Kindle Fire, Kindle Fire HD Updated As Amazon Pursues the Digital Textbook Market

Kindle Fire, Kindle Fire HD Updated As Amazon Pursues the Digital Textbook Market Uncategorized Amazon rolled out an update today for the Kindle Fire HD and the second gen Kindle Fire that you're definitely going to want to download (if you don't already have it).

In addition to new support for audio and video enhanced Kindle ebooks, this update also gives Amazon's Android tablets better support for their PDF format as well as support for X-Ray for textbooks.

The best way to get the update is to check your Kindle Fires About menu (Settings ->Device -> About) and click the button there. But if you want to download the update yourself, here are the links:

The 3 tablets each have their own update and they're not quite getting all the same features. For example, the two 7" models are gaining support for Simplified Chinese, a feature which is already available on the KFHD 8.9.

But generally the 3 tablets are getting the same upgrades, and as I look over the list I'm pretty sure Amazon is planning to make a big push into schools. Three of the 4 new features are going to make these tablets more attractive to teachers, IMO.

X-Ray for Textbooks, for example, adds value by giving students more useful info at the tap of a finger. They can access all the most important terms and concepts in a textbook, with glossary definitions and links to relevant textbook pages. And with improved support for Kindle Print Replica (Amazon's PDF format), students will be better able to navigate and read textbooks on their Kindle Fire.

But the one really cool update today is something I never expected to see. Way back in 2010 Amazon gave their Kindle for iOS apps the ability to play audio and video clips. Thanks to this recent update, the Kindle Fire HD can now support this enhanced content. (Or at least it is supposed to be able to play the videos; I cannot get them to work on my KFHD.)

Video and audio enhancements in ebooks don't appear to be amounting to much in the consumer market, but the same cannot be said for the academic market. There is also a lot of hype surrounding iBooks and how it supports video, audio, and other enhancements, so I can understand why Amazon would feel that they have to match Apple.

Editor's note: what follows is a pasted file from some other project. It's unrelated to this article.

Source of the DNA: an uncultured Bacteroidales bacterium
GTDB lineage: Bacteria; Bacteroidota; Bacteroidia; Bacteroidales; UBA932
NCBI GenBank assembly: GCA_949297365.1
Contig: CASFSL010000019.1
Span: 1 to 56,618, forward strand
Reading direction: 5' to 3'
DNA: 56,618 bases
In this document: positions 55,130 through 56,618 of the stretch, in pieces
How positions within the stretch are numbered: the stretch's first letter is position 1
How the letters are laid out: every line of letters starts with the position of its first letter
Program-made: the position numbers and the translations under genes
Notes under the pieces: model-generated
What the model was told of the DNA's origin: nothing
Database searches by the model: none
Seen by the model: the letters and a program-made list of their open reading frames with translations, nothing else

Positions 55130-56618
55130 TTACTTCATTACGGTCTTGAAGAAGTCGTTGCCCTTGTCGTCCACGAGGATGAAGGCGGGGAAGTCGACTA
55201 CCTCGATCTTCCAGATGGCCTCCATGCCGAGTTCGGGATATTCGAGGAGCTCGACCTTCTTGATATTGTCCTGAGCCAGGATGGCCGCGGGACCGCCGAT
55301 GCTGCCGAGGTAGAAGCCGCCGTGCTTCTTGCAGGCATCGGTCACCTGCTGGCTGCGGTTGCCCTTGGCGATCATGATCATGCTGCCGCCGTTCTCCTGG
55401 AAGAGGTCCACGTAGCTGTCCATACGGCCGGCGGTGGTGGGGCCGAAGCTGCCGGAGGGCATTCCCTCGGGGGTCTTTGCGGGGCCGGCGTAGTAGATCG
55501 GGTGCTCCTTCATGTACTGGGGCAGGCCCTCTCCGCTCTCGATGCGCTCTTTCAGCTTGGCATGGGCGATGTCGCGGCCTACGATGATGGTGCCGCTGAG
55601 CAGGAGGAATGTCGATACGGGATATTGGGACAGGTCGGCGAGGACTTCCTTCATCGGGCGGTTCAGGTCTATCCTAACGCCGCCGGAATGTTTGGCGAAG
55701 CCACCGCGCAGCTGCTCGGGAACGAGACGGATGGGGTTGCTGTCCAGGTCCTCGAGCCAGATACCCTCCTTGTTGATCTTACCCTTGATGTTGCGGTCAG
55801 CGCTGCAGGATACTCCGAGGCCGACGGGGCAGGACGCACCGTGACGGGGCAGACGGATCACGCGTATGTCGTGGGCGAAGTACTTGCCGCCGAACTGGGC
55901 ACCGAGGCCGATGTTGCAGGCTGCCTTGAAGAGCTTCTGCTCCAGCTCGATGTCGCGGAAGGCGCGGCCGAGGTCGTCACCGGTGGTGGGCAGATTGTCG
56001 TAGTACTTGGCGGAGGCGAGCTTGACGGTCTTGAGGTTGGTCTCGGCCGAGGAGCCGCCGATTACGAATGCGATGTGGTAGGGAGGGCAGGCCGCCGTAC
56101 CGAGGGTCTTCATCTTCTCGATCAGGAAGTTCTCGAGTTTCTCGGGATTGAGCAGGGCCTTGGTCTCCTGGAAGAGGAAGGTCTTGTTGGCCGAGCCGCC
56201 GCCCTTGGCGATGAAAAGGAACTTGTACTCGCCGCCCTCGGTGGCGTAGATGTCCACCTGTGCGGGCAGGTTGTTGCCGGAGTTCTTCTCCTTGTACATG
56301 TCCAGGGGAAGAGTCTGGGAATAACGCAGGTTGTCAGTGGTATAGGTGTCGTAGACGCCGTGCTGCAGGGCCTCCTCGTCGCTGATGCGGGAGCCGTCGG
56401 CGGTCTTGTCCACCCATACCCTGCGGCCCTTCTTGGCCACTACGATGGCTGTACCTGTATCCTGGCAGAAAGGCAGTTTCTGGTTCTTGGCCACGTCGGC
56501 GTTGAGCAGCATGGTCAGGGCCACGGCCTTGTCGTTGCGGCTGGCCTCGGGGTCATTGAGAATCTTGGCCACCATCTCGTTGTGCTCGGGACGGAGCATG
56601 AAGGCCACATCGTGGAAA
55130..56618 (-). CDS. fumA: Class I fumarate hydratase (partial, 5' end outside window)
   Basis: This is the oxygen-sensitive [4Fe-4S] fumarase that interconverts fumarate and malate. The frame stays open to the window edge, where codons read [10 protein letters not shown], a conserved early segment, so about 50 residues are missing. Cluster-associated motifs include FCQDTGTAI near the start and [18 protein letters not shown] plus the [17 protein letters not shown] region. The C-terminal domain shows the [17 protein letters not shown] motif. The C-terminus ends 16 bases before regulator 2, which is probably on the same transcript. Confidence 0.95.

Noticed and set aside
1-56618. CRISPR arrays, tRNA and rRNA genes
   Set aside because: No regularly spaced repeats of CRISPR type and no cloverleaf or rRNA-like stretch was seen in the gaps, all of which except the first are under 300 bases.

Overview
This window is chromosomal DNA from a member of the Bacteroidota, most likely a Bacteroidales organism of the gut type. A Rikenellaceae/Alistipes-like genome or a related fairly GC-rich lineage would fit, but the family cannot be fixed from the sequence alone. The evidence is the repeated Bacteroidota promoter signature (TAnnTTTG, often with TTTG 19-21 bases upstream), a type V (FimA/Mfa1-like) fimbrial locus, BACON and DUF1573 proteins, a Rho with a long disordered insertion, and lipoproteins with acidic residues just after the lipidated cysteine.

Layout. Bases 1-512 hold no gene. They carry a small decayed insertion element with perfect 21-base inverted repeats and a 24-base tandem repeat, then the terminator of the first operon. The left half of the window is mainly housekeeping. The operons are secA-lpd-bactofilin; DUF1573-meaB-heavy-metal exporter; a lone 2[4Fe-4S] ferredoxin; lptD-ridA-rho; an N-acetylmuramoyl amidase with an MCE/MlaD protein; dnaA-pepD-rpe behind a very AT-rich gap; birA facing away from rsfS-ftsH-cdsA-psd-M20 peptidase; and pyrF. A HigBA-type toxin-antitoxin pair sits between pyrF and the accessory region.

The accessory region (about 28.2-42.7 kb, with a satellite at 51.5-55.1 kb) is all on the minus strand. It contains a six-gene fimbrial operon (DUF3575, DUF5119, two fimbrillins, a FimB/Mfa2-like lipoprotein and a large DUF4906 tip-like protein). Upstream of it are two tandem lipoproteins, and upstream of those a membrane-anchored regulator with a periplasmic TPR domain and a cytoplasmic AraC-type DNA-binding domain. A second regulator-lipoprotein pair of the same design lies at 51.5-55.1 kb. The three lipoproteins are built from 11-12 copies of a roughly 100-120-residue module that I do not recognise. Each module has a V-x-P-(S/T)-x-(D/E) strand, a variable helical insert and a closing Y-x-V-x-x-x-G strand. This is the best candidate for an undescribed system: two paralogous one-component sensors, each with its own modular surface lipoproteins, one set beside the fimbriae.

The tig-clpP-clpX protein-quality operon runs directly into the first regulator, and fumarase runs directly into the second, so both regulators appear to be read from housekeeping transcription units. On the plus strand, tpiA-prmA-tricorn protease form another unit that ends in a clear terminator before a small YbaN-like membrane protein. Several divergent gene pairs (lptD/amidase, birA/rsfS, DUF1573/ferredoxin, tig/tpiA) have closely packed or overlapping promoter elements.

This also ties in closely with the recent news that Amazon was enabling bulk purchases of Android apps. That is an ability schools will need in order to manage a large quantity of Kindle Fires.

Nate Hoffelder

View posts by Nate Hoffelder
Nate Hoffelder is the founder and editor of The Digital Reader: He's here to chew bubble gum and fix broken websites, and he is all out of bubble gum. He has been blogging about indie authors since 2010 while learning new tech skills at the drop of a hat. He fixes author sites, and shares what he learns on The Digital Reader's blog. In his spare time, he fosters dogs for A Forever Home, a local rescue group.

2 Comments

  1. Kevin29 March, 2013

    Textbooks won’t be an easy win for Amazon. The killer problem is the $0.15 per MB that Amazon charges authors for downloading. Textbooks that have video, extensive graphics, and sound files are huge. In the iBookstore, over 100 MB is common. The author will have to charge a lot more to cover the money the author must pay to Amazon for each download. The max price set by Apple for textbooks is $14.99. That wouldn’t even cover the fee that the author would need to pay to Amazon for each download of a large book. The only way I can see this working is for Amazon to prohibit use of Whispernet for such downloads, and allow WiFi downloads only. This would require completely changing their current system.

    Reply
    1. Nate Hoffelder29 March, 2013

      Amazon already offers a Wifi-only delivery option for Android apps and some enhanced ebooks. And given the size of some of these enhanced ebooks I seriously doubt Amazon is charging a delivery fee.

      Reply

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